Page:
Edgar Allan Poe's Complete Poetical Works eBook

This eBook from the Gutenberg Project consists of approximately 182 pages of information about Edgar Allan Poe's Complete Poetical Works.

  When Hope, the eagle that towered, could see
  No cliff beyond him in the sky,
  His pinions were bent droopingly—­
  And homeward turned his softened eye. 
  ’Twas sunset:  When the sun will part
  There comes a sullenness of heart
  To him who still would look upon
  The glory of the summer sun. 
  That soul will hate the ev’ning mist
  So often lovely, and will list
  To the sound of the coming darkness (known
  To those whose spirits hearken) as one
  Who, in a dream of night, would fly,
  But cannot, from a danger nigh.

What tho’ the moon—­tho’ the white moon Shed all the splendor of her noon, Her smile is chilly—­and her beam, In that time of dreariness, will seem (So like you gather in your breath) A portrait taken after death.  And boyhood is a summer sun Whose waning is the dreariest one—­ For all we live to know is known, And all we seek to keep hath flown—­ Let life, then, as the day-flower, fall With the noon-day beauty—­which is all.  I reached my home—­my home no more—­ For all had flown who made it so.  I passed from out its mossy door, And, tho’ my tread was soft and low, A voice came from the threshold stone Of one whom I had earlier known—­ O, I defy thee, Hell, to show On beds of fire that burn below, An humbler heart—­a deeper woe.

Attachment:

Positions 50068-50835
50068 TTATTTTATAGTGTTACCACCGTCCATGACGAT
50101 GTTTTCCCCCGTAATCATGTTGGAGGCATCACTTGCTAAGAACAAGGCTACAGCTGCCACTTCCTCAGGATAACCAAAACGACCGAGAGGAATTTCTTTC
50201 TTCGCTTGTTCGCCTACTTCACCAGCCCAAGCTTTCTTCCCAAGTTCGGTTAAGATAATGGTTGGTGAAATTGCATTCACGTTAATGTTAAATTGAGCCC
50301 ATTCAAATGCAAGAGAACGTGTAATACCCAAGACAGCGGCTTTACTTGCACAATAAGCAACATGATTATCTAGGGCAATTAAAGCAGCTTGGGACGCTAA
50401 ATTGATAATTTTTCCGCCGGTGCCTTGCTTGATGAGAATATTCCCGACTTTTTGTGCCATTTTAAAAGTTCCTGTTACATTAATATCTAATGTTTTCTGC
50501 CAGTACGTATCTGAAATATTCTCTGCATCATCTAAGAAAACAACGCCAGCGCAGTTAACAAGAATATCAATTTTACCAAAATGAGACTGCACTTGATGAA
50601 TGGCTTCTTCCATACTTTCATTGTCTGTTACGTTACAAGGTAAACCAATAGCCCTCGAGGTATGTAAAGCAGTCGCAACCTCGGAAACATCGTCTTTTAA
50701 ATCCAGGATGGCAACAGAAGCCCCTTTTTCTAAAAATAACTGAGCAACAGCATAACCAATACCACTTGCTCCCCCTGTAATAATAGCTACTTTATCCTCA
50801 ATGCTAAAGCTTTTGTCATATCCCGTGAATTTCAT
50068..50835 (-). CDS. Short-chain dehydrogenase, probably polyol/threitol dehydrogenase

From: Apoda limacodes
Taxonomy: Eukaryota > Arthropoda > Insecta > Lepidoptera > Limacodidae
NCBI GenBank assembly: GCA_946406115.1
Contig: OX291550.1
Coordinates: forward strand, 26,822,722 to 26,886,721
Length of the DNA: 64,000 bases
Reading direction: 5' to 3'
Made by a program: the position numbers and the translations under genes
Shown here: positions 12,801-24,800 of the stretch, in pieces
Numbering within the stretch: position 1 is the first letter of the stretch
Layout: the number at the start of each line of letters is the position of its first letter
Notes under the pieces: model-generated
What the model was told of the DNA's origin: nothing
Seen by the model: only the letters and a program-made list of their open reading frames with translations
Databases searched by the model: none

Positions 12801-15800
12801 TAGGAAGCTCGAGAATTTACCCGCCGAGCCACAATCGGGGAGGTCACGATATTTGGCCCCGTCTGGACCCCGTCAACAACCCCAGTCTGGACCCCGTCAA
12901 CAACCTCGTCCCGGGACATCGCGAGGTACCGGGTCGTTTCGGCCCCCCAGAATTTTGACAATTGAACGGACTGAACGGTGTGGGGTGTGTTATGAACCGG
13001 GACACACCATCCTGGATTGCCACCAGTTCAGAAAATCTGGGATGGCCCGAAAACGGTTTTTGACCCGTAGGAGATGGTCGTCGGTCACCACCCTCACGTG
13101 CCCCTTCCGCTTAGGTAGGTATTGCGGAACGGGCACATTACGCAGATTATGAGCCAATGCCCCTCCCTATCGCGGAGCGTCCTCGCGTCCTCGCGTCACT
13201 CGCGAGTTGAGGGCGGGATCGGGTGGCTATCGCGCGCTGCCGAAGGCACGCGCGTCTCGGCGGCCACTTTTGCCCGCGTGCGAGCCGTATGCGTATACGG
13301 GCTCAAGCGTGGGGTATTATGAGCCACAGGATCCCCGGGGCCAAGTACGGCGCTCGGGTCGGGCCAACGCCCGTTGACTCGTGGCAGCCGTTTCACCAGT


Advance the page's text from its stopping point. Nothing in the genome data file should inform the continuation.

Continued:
Father, I firmly do believe—­
  I know—­for Death who comes for me
  From regions of the blest afar,
  Where there is nothing to deceive,
  Hath left his iron gate ajar. 
  And rays of truth you cannot see
  Are flashing thro’ Eternity——­
  I do believe that Eblis hath
  A snare in every human path—­
  Else how, when in the holy grove
  I wandered of the idol, Love,—­
  Who daily scents his snowy wings
  With incense of burnt-offerings
  From the most unpolluted things,
  Whose pleasant bowers are yet so riven
  Above with trellised rays from Heaven
  No mote may shun—­no tiniest fly—­
  The light’ning of his eagle eye—­
  How was it that Ambition crept,
  Unseen, amid the revels there,
  Till growing bold, he laughed and leapt
  In the tangles of Love’s very hair!

1829.

* * * * *

TO HELEN.

  Helen, thy beauty is to me
    Like those Nicean barks of yore,
  That gently, o’er a perfumed sea,
    The weary, wayworn wanderer bore
    To his own native shore.

  On desperate seas long wont to roam,
    Thy hyacinth hair, thy classic face,
  Thy Naiad airs have brought me home
    To the glory that was Greece,
  To the grandeur that was Rome.

  Lo! in yon brilliant window niche,
    How statue-like I see thee stand,
    The agate lamp within thy hand! 
  Ah, Psyche, from the regions which
    Are Holy Land!

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Edgar Allan Poe's Complete Poetical Works from Project Gutenberg. Public domain.
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